Seth Wenig/AP Photo
Knicks president Donnie Walsh announced Friday night that he hopes to return to the negotiating table with Marbury next week to see if his banished point guard is finally ready to bring an end to this stubborn, smothering saga.
Friday night at Stein Line HQ was spent assembling a Steph-to-the-Celts FAQ to detail all of the hurdles involved and address your first round of questions about the growing prospect of Marbury winding up with the (gulp) defending champs.
Uh ... why would the Celtics even consider this?
For three reasons.
1. Because their bench clearly needs a booster shot. More than one, actually. Boston's starting five might be even more formidable than it was last season, thanks to the progress of Rajon Rondo, but its bunch on the bench is thinner than anticipated and undeniably undersized. And while they clearly need a dependable big man off that bench more than anything with P.J. Brown back in retirement -- Brown arguably sealed two wins in last spring's second-round series with Cleveland -- they also need a third guard who can score and handle the ball. If a gamble on Marbury panned out, Rondo wouldn't be overworked before the playoffs get here, Tony Allen can return to spot duty (since he doesn't look ready for more than that) and Eddie House won't need to be a regular ball handler, which is clearly not his thing.
2. Because the Celts believe they have the culture to handle anyone, even a player as universally shunned by teammates as Marbury is. Any team that takes on Steph has to have a strong, unified locker room. Where on the NBA map outside of San Antonio can you find a tighter relationship between a coach and his stars than what Doc Rivers has with Paul Pierce, Garnett and Ray Allen?
3. Because it's virtually a free trial by the standards of today's NBA. The Celtics can sign Marbury to a minimum-wage deal with the option to cut him instantly if problems arise. Boston has a lot less to fear here than most teams.
So why isn't this done already if it makes so much sense?
The Celtics' biggest names could always huddle at the moment of Pierce, er, truth, and decide that the dice roll is too dangerous. But I don't see that happening. I truly struggle to imagine any way they'll pass if Marbury makes it onto the open market and says he's ready to come to Boston, even though GM Danny Ainge -- who is known to relish these kinds of gambles -- would face the difficult chore of choosing someone to waive to create an open roster spot.
The biggest issue has been, and remains, Marbury actually divorcing the Knicks and becoming a free agent.
As stated in Thursday's news story, sources close to the situation maintain that Marbury completing a buyout with the Knicks after weeks with little to no progress is a far bigger obstacle than any hesitation Boston might have about Marbury's impact on team chemistry. There is ongoing skepticism in Celtics circles about whether we'll see a buyout anytime soon.
Our man Howard Beck of The New York Times reported Friday that the Knicks and Marbury have had no "substantive" buyout discussions since Dec. 1, when Marbury stormed out of a meeting with Walsh after 15 minutes. "Marbury," Beck wrote, "has shown no interest in negotiating."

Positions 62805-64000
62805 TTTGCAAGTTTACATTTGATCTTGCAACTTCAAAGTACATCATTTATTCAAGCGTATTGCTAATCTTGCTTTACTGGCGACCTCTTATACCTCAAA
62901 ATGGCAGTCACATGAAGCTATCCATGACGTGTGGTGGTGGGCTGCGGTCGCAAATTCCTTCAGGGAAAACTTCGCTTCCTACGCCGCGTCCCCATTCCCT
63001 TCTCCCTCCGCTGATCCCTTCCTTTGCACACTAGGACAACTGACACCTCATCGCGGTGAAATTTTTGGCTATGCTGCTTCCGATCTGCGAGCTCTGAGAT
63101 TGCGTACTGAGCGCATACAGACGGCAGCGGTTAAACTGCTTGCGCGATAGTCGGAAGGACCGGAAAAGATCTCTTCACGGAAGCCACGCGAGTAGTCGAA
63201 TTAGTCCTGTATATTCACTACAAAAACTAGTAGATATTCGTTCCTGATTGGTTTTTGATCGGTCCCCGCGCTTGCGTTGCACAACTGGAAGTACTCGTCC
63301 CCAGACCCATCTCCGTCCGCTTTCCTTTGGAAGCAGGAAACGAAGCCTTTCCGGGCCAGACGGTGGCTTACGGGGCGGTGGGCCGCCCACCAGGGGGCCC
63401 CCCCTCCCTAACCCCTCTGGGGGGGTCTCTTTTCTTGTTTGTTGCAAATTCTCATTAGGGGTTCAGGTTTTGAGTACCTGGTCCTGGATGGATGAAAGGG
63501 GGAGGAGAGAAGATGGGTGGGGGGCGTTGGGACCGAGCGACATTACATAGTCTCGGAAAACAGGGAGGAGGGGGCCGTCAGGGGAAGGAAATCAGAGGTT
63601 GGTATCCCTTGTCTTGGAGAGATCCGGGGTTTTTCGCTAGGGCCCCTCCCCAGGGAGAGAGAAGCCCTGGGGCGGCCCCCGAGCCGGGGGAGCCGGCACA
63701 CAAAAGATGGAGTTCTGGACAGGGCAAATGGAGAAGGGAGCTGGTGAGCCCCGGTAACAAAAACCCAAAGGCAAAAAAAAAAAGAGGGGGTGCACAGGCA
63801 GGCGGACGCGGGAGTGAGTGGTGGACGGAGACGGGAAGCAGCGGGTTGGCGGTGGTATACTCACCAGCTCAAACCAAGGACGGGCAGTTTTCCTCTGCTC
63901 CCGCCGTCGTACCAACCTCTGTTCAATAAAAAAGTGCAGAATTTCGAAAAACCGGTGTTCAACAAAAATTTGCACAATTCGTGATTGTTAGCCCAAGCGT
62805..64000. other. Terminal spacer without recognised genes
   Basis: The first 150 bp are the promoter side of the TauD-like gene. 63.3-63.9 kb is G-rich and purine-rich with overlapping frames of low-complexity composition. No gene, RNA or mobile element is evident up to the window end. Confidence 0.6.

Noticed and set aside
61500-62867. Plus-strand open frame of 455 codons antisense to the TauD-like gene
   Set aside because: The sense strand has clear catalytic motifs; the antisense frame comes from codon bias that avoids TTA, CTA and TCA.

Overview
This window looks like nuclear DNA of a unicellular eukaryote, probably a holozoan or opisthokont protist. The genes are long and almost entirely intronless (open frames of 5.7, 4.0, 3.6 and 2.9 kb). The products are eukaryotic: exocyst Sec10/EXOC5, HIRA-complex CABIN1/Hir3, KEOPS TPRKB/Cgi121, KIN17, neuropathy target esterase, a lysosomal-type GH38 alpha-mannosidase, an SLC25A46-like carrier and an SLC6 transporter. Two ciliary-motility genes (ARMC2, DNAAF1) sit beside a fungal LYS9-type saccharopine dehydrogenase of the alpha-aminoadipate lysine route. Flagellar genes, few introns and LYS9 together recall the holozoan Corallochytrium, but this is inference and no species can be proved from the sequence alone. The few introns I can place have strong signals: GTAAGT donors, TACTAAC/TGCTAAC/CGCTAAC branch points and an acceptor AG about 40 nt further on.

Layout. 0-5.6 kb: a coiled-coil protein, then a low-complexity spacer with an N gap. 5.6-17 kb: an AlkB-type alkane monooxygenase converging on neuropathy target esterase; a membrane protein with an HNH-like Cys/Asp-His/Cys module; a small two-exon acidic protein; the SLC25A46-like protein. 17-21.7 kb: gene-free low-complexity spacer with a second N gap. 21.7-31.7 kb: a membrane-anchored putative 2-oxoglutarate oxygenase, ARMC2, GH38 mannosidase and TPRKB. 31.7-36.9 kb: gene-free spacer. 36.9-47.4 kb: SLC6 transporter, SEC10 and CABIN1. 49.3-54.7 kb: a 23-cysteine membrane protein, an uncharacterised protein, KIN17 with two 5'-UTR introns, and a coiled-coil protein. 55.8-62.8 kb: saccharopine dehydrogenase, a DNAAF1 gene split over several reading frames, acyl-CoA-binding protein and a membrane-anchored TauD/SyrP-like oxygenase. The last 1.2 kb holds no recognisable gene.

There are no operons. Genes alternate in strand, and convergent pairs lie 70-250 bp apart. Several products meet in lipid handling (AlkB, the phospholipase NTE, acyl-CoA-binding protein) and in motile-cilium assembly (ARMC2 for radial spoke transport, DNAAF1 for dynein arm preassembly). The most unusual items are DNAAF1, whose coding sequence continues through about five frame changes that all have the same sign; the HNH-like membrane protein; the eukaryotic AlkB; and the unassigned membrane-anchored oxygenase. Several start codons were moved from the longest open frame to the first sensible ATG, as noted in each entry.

Steph has repeatedly said he's no longer willing to offer $1 million of his $20.8 million salary back to the Knicks in exchange for his freedom and that he intends to keep fighting to recoup the $400,000 in salary he lost when the Knicks fined him for refusing to play in a Nov. 26 game at Detroit.
That's fine. He's well within his rights to maintain such stances. Yet you also can't blame the Knicks for expecting Marbury to forfeit $3 million or so for the right to immediately choose his next team. Now that Marbury is on New York's suspended list -- with pay -- and no longer around the team on a daily basis, Walsh is not going to pay Marbury his full green so he can come back to Madison Square Garden on Feb. 6 in Celtics green. Why should he? There would be no motivation for Walsh to do so unless an irresistible trade offer materializes that would create a need for Marbury's roster spot.
In a first-person weblog entry this week for the New York Post, Marbury insisted: "I just want to play basketball." But he also wrote: "It's the principle of the whole thing. It's really not about the money, but it's about the money. Feel me?"
No, Steph. Not really.
If you really just want to play basketball, would it be so bad to walk away from the Knicks with, say, $17-18 million, sign with Boston and try to finish out the season as the good teammate so many of us media know-it-alls say you'll never be? How much would that be worth to your reputation?
Won't the Knicks try to structure a buyout agreement with Marbury that forbids him from signing with Boston?
They can't. This has been reported in various places but NBA rules don't allow a clause that would force Marbury to sign with a Western Conference team.
The Knicks can certainly tell Marbury during buyout negotiations that they won't sign off on his release unless he promises not to go to Boston or Miami or wherever. The team and the player can even strike a verbal agreement to that effect. But the league office confirmed to ESPN.com on Friday that such stipulations can't be made in writing and are in no way enforceable.